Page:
I was getting burned out as a patient representative visiting the Brattleboro Retreat last winter. I found my conversations with patients to be mostly rewarding and mutually beneficial, but all of my attempts to seek accountability and positive change on the units were met with steep resistance, excuses, paternalism and so much sanist rhetoric.

On “Behavior”

If I could pick any phrase in the English language and set it on fire it would definitely be “behavioral health”. To people who haven’t been pushed into the Psych System it sounds so innocuous. It’s there to help people develop “coping skills” and “protective factors”. Please excuse the scar-quotes, it’s just that these concepts have historically been used to deny me care that I was requesting from the very system people kept claiming would help me.

The Horror of Madness: Bandersnatch

There’s a lot of talk going on about the role of mental illness in the horror genre. There’s probably even more than usual since Netflix released Bandersnatch and Bird Box over the holidays.

I am a big horror fan. I love being scared and creeped out. I even love cheesy horror movies that are so bad they are fun to watch. But as someone who has struggled with various mental health issues and faced the trauma of the psychiatric system, my relationship with this genre is volatile.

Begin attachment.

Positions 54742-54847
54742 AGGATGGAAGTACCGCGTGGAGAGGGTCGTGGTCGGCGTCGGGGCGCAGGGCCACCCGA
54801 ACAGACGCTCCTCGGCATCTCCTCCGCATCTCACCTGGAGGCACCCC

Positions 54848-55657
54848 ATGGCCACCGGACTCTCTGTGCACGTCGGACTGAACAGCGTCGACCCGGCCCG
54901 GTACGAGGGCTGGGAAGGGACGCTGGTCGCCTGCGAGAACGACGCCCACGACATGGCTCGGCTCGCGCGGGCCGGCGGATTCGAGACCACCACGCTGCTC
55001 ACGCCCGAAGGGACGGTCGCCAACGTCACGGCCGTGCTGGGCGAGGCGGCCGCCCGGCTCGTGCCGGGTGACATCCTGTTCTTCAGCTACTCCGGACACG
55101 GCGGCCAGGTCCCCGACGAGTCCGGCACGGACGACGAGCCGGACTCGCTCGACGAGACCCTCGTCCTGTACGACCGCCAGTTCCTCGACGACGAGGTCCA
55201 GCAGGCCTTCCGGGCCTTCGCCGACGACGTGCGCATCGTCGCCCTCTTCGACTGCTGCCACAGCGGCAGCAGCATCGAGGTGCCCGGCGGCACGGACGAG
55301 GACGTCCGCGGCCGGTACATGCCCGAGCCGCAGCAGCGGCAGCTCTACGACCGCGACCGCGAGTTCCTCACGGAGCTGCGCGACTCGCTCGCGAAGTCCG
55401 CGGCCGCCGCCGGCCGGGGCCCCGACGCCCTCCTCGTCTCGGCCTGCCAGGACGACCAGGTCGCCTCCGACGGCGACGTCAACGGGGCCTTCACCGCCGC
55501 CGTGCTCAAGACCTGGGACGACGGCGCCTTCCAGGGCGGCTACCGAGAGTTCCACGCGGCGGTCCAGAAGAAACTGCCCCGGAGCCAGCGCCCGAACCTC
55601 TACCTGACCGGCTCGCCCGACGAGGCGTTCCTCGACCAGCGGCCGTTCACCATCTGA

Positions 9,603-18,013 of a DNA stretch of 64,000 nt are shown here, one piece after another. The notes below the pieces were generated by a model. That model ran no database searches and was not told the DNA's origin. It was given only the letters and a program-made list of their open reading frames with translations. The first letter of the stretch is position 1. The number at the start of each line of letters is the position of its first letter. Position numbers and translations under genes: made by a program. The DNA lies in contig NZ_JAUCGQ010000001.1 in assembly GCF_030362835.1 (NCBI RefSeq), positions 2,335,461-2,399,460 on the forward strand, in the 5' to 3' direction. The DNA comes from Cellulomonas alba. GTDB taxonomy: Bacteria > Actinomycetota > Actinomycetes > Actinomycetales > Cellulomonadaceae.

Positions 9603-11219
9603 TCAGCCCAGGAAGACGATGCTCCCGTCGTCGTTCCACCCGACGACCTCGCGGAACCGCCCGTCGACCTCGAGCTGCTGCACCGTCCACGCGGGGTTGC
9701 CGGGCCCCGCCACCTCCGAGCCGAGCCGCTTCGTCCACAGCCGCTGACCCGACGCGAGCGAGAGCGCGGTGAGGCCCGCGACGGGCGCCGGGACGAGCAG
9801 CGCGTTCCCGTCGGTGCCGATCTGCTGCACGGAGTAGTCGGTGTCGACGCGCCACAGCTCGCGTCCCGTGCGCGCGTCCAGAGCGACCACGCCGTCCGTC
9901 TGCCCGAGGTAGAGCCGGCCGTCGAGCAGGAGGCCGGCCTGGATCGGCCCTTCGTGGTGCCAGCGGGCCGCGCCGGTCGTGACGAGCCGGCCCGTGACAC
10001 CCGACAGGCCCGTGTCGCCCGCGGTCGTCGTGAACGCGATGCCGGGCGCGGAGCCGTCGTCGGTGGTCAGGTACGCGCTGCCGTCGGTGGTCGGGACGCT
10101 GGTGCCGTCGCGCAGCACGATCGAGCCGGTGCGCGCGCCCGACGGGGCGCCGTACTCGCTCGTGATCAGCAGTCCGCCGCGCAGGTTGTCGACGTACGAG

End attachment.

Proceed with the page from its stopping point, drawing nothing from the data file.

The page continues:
Choosing Madness

The Mad Pride community is a tiny space being carved out by activists, artists, writers, philosophers, researchers, educators, and visionaries who are finding meaningful ways to choose madness. A few months ago, we asked a group of Mad Pride and Disability Pride activists to share a time when they actively chose madness. We asked them to share the craziest/Maddest thing they’ve ever done, that they are proud of. While some of these acts may not have been “chosen” in the moment, the decision to be proud of these acts and share them in celebration was very much a choice. Without further ado, we now present some of the responses.

Polyphemus and "Nobody" —a tale of epistemic injustice

The Odyssey is the story of my life. I left the sheltered hills of Ithaca 8 years ago to go fight a war, and I've been tempest tossed, shipwrecked, imprisoned, and driven mad ever since. I'm a complicated man, polytropos

I've often found myself and others in my life perfectly embodying Homer's characters. I've been Penelope, playing host to suitors who just won't leave. I've been Telemachus, outraged at injustice but powerless to stop it. I've been Odysseus, using my cunning and guile and ability to tell stories in order to survive. I've even been Argos the aged dog, laying on pile of dung while waiting to die.